I live in a densely populated and incredibly diverse neighborhood, deliberately designed with sidewalks and front porches. It’s autumn in the US, so we are transitioning from flowers and comfy, colorful seating by the front door to harvest, Thanksgiving, Halloween, Diwali, Christmas, Hanukkah, and Kwanza décor to welcome visitors and brighten the streets.
Yet some of our nearby front doors are barren, and uninviting – maybe the residents are just busy. But the message they send is, at the least, “I’m not interested in chatting with you.” At worst, they say “go away.”
Which makes me think – what message is your digital front door sending, and to whom?
The digital front door concept is a hot topic in healthcare circles these days, spurred on by consumerism and the need for a better end-to-end patient and member experience. As traditional healthcare providers are challenged by big box, big tech, and retail market entrants on the one hand, and digital health startups on the other, the digital front door tends to manifest itself in features like virtual care and communications, integrated scheduling and bill-paying, and in products like CRM, remote monitoring, and wayfinding, etc. Less obvious are the data underpinnings – things like having an up-to-date provider directory, a reliable master patient identifier, and all the information about a patient available in one place, to everyone who needs to interact with that patient.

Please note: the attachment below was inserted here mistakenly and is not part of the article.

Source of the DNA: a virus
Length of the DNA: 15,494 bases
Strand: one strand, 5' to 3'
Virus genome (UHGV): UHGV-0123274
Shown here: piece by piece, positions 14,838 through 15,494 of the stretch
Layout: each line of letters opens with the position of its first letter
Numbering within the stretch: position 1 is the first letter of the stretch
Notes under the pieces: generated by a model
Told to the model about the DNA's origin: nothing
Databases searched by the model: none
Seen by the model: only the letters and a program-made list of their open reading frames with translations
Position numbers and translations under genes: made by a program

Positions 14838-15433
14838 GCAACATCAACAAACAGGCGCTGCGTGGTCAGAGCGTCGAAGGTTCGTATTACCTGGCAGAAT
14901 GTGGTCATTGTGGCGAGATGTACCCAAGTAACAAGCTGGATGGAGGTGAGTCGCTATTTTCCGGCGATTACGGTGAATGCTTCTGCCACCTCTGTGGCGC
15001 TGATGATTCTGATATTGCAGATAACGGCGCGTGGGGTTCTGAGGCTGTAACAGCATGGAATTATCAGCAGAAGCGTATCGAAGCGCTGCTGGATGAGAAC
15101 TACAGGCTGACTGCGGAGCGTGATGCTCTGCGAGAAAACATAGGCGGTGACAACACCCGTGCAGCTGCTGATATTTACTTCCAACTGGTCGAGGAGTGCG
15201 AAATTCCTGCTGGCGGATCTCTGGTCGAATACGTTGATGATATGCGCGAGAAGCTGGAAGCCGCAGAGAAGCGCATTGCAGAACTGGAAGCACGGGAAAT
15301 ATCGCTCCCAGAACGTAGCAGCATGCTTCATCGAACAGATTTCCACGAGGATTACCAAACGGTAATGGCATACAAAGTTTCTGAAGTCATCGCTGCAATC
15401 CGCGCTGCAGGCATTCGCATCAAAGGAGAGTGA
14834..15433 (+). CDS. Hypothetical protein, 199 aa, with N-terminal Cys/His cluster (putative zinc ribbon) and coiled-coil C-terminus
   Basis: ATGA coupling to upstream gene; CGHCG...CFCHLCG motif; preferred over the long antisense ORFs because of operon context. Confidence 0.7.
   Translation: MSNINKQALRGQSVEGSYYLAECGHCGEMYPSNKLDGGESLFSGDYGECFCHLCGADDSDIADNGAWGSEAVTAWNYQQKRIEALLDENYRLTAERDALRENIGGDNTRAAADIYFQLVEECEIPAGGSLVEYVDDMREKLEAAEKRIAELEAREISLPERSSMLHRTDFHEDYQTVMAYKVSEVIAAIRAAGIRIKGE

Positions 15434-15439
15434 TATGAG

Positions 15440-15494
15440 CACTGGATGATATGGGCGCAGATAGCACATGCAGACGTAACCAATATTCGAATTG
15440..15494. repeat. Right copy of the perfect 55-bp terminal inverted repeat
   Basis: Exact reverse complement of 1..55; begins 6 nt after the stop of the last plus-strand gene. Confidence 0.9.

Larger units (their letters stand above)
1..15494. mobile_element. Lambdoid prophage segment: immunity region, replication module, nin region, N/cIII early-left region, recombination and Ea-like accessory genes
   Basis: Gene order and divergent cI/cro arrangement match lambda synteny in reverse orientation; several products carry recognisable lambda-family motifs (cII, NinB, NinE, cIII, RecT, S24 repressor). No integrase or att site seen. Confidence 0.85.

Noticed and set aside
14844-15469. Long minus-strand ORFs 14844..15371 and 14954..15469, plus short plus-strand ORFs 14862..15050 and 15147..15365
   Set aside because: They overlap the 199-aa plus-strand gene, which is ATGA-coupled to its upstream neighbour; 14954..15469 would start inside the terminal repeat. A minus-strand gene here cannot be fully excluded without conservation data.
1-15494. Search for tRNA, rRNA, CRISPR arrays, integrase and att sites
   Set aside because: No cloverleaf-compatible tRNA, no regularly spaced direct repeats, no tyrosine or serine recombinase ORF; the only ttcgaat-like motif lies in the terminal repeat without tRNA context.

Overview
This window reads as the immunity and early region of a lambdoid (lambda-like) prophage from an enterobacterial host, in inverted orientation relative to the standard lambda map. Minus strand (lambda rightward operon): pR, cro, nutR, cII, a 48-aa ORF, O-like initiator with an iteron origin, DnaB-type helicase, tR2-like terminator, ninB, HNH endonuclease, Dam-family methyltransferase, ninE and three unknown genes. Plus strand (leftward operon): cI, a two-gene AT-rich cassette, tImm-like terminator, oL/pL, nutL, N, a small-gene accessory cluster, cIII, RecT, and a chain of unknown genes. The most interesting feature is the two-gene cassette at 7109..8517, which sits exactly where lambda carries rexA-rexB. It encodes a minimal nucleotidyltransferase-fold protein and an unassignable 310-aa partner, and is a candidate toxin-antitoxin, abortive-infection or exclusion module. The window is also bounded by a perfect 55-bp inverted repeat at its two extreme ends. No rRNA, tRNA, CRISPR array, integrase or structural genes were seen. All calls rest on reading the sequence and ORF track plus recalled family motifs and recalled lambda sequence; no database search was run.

Having a terrific looking digital front door without the proper data infrastructure is a little like have a front porch with holes in the floorboards – the net result is not a great welcome!
Similarly, it isn’t enough just to welcome consumers through your digital front door. In a world where caregivers are battling burnout, and many clinicians practice in more than one locale, the digital front door needs to be equally welcoming to clinical team members. That includes providing a great user experience, providing relevant decision support, and making it easy to find everything about a patient in one system, even when care has been delivered and documented in many others.
Finally, that digital front door needs to be welcoming to long-time and prospective business partners. The more of those partners there are, the more important it is that a single data platform can bring together all the relevant information to manage and measure care, payment, and experience.
Does your digital front door say “Welcome! Come on in – we are glad to see you!” or “Here be dragons?”